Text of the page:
Feminists of the 1960s generated the refrain, “The personal is political.” This is an apt description of Thi’s effort throughout the book as she sketches her family’s history: of the famine years when all the food grown was requisitioned by the clashing French and Japanese armies; the return of the French colonizers; the 1945 victory of Hô Chí Minh; and the partitioning of Vietnam in 1954. Thi wonders had the North and South consented to unify before the French returned after World War II, how different her life might have been.
But the political is also personal, and Thi inverts the refrain by always bringing history and politics home. Thi’s mother, Má, had been born in Cambodia to a professional family. Má’s father worked as an engineer for the French and, later, as the chief of public works for the government of South Vietnam. The family enjoyed the services of cooks, chauffeurs and gardeners. Youngest of five children, Má was an excellent student educated in French schools in Cambodia and Vietnam. Má’s mother, however, beat her children.
The American war on Vietnam, which begins in the 1960s, features prominently in the book. American planes carpet-bombed a richly agricultural country with napalm and defoliants, the worst among them Agent Orange. The United States dropped more bombs on Vietnam than were dropped in all its previous wars combined, and unremittingly sprayed Agent Orange across the war zones. I had been to Vietnam in 2014, part of a project to meet and raise support for second and third generation children who had been profoundly damaged by Agent Orange. My personal interest in visiting the country was catalyzed by having a nephew and grandnephew whose disabilities, in all likelihood, are the results of my brother’s exposure to Agent Orange at the beginning of the American war.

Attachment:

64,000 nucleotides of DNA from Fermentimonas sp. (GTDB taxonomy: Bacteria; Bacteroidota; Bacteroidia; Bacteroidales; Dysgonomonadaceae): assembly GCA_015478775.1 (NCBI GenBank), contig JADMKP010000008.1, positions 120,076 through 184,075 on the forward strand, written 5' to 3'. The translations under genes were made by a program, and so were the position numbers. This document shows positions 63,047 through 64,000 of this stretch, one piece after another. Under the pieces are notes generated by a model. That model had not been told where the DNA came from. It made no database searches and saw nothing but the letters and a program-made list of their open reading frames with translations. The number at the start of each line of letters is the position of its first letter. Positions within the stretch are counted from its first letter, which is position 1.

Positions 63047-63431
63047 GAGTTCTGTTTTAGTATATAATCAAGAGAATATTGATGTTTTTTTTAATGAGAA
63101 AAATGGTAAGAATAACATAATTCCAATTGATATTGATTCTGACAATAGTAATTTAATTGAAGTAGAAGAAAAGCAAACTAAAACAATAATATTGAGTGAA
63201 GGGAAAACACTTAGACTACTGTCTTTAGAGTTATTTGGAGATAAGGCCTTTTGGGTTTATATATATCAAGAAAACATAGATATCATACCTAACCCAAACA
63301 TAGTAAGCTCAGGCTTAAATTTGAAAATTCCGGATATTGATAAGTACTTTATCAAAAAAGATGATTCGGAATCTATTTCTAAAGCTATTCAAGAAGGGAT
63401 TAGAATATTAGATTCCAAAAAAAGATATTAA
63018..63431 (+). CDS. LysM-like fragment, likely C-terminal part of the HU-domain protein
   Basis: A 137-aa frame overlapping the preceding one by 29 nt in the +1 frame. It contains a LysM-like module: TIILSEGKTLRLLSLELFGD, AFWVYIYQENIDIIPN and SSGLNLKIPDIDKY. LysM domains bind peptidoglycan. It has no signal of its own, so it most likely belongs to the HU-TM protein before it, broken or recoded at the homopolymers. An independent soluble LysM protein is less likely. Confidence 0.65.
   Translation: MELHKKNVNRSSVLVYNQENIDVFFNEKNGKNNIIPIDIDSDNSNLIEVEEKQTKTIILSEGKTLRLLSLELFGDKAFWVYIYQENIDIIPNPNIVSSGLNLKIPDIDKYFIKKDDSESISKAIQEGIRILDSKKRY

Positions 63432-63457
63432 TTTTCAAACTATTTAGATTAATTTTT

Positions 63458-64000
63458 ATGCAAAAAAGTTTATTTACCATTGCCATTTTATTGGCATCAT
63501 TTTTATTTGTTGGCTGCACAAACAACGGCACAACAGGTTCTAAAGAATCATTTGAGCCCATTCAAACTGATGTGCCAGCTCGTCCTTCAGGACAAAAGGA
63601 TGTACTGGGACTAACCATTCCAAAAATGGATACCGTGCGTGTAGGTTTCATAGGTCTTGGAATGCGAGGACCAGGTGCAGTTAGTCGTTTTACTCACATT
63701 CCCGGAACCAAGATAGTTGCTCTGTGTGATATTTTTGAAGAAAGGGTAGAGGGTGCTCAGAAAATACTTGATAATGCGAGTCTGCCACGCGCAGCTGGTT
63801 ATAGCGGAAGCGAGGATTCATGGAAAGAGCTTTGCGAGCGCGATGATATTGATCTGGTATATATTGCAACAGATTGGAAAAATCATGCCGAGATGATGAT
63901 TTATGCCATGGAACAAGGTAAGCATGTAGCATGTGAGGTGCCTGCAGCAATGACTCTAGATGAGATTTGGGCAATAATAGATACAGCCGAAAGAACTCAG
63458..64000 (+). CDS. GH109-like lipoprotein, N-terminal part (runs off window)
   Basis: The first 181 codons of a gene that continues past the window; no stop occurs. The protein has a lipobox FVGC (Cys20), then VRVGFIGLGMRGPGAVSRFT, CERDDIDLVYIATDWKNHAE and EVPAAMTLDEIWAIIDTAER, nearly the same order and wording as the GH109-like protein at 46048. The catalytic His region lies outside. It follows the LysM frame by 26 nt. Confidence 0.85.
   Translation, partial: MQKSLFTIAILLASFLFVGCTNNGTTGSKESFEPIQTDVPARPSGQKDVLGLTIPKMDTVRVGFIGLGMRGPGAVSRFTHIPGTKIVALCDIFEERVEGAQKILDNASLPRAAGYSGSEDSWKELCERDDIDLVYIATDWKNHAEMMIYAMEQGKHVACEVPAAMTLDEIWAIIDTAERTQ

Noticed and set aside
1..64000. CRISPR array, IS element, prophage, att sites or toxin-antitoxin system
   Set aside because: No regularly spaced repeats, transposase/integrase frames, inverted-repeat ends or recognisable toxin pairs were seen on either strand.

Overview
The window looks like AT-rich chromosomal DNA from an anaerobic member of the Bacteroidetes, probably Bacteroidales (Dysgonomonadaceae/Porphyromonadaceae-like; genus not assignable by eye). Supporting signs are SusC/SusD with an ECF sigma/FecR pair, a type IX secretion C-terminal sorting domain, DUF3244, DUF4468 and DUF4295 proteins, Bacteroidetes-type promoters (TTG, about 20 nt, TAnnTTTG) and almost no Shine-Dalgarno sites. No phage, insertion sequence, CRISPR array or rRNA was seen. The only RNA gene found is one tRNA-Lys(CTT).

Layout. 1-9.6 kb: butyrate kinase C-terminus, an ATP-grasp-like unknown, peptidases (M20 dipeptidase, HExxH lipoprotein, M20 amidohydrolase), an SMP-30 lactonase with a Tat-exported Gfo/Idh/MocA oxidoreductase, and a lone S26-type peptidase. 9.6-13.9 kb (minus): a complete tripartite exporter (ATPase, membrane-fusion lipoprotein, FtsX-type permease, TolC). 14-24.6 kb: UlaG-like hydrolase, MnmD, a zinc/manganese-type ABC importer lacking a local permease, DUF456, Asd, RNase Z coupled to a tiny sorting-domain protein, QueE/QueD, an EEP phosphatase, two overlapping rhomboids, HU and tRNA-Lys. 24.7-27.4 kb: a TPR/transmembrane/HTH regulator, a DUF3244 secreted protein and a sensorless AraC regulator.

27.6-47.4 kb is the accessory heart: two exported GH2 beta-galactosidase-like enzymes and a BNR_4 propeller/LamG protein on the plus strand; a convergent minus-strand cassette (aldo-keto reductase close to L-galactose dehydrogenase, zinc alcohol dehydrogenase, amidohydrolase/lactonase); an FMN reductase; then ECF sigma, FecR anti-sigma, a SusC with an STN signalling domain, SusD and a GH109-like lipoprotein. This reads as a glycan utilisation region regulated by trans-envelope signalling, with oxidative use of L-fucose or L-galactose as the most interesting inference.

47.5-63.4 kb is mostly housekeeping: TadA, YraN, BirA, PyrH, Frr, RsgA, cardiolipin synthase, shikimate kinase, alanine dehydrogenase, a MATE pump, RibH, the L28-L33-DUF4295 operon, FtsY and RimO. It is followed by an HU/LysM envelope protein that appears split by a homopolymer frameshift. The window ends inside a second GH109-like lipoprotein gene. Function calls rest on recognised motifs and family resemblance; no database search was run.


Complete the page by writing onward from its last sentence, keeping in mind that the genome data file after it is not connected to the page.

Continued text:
In every war, there are contradictions. Thi draws a landscape of contradictions in the history of Vietnam and in the ways in which family members view the conflicts. Bô has little identification with the Hô Chí Minh regime that “…had to kill all those people who were friends of the French. … They called these SACRIFICES.” Thi makes visible cities that become police states, villagers who turn on one another, and the many who are labeled enemies of the state, rounded up and treated as criminals — some to be killed, some disappeared, and others to be reformed.
However, the contradictions in her father’s stories have troubled Thi for a long time, though she doesn’t specify what they are. Here, the reader senses a disjunction between the image and the text, which don’t quite match up. Thi recognizes the oversimplifications of the war in the American media, and seeks to illustrate, in dueling stereotypes, who gets designated the good guys and bad guys:
Good Guys — “the American soldiers and the American version of the war.”
Bad Guys — “the Viêt Công (communist front in the South)…Very hard to see.”
The South Vietnamese — “The bar girls and ‘hookers,’ the corrupt leaders, the Papa-sans,
the kids looking for handouts, and the small effete men” overshadowed by the tall
The author acknowledges there is no single narrative of the wars that Vietnam has experienced throughout its history. The story is in its people, in those who stayed and those who left.
To young generations, both in Vietnam and the United States, the American war and its consequences are a faraway tale. One of the many things that make these events relevant today is the occurrence of the largest migration of people in history. This migration flow has become a crisis in almost every part of the world, both in countries from which people are fleeing and in the countries to which they emigrate. “The Best We Could Do” is akin to this contemporary plight of refugees, viewed through the lens of a single family and presented in visual prose. It has all the hallmarks of a book that will be regarded as a pioneer in both form and content.